All organisations use interviews as part of their recruitment process - they give employers a chance to assess your suitability for the role, and to give you an opportunity to demonstrate your abilities and personality.

What do you need to know? 

The format of an interview will vary depending on the nature of the job, the recruitment process and the company. However, we’ve put together some tips and advice on standard formats of interview to get you started. We also have some practical tools to give you plenty of practice and confidence.

Interview preparation

There are many different aspects to an interview, from face-to-face talks to psychometric testing. Look at the links from our resources section - we've put together some interview guidelines and a selection of questions to practise, as well as information on some of the more common interview types.

Software to help you prepare.

Launchpad - video interview software

Video interviews are also becoming increasingly more common. Click here to take a practice video interview via Launchpad, our unique video interview preparation software. You'll be taken to our secure area, the Interview Resource Library, full of useful software to help you practise.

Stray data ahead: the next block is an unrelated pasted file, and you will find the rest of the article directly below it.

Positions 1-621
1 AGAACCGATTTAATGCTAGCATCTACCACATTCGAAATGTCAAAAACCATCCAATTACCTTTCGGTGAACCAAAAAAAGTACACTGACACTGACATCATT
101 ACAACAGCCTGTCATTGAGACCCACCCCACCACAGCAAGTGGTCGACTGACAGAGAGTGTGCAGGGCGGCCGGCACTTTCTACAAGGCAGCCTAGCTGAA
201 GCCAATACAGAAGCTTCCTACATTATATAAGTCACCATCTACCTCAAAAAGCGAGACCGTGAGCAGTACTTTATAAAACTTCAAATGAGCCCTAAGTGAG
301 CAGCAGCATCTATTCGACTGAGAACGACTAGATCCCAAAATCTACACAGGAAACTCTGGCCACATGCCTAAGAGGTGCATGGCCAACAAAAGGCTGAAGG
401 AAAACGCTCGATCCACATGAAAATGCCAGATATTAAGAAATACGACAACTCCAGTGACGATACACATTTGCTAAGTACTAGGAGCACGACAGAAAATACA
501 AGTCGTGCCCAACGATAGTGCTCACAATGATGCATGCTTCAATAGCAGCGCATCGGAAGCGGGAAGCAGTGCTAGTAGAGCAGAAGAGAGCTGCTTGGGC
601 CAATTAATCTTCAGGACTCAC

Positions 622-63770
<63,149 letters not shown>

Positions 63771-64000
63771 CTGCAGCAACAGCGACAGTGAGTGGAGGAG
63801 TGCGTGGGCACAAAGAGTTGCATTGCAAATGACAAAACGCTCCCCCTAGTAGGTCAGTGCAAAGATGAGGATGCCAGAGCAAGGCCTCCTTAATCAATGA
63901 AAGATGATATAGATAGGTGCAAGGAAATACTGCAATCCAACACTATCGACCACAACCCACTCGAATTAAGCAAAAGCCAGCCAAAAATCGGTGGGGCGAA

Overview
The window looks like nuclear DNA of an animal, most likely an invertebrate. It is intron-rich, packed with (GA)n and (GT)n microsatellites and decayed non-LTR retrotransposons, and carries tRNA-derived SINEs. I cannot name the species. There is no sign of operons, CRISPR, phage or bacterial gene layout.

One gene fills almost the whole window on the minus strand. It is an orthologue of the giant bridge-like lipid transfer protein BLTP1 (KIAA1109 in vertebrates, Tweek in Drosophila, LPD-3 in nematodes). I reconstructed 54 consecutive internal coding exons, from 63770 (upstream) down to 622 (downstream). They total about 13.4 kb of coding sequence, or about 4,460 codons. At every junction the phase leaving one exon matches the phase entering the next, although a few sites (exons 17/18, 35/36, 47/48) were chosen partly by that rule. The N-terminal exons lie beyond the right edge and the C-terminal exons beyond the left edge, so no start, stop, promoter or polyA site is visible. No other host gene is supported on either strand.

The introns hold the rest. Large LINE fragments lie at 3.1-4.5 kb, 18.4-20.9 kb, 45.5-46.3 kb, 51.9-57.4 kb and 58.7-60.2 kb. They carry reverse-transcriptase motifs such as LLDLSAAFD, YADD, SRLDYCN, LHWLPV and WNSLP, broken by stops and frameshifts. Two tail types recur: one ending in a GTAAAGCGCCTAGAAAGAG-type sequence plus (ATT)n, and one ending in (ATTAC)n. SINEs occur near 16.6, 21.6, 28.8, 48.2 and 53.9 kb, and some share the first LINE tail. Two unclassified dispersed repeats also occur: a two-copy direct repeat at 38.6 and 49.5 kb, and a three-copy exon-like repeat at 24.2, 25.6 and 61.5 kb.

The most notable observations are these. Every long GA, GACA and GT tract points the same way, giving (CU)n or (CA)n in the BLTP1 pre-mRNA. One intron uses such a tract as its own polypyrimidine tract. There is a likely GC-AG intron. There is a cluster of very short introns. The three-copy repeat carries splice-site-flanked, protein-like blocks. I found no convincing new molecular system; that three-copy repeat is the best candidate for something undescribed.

Launchpad video interviews

Self-reflection Strengths Questionnaire

Half of large recruiters are now using strength-based recruitment to select candidates (Institute of Student Employers, 2019).  Download this self-assessment grid from ShortlistMe, to prepare for strength-based interviews and help you to identify situations you like the most and which give you energy. In addition to this resource, you may also wish to read our Interview Guidelines leaflet and look on Aston Futures for our Career Express workshops, which include a strengths and skills session.


Get help and advice

Need help? Get in touch

Aston Futures logo 140

What employers want

Employers need information that covers 3 areas in an interview – and will ask numerous questions designed to get them the answers.

1. Can you do the job?

You’ve been asked to the interview, so it’s safe to assume that the employer has seen something in your CV they like. Now they want to find out more about your experience.

2. Will you do the job well?

An employer isn’t just looking for your capability, they also need to know you are motivated and hard working. Questions here will focus on your career aspirations.

3. Will you fit in to their business?

No one wants to employ someone who will disrupt their team dynamics. You’ll be asked questions about your strengths and weaknesses and how well you work in a team environment.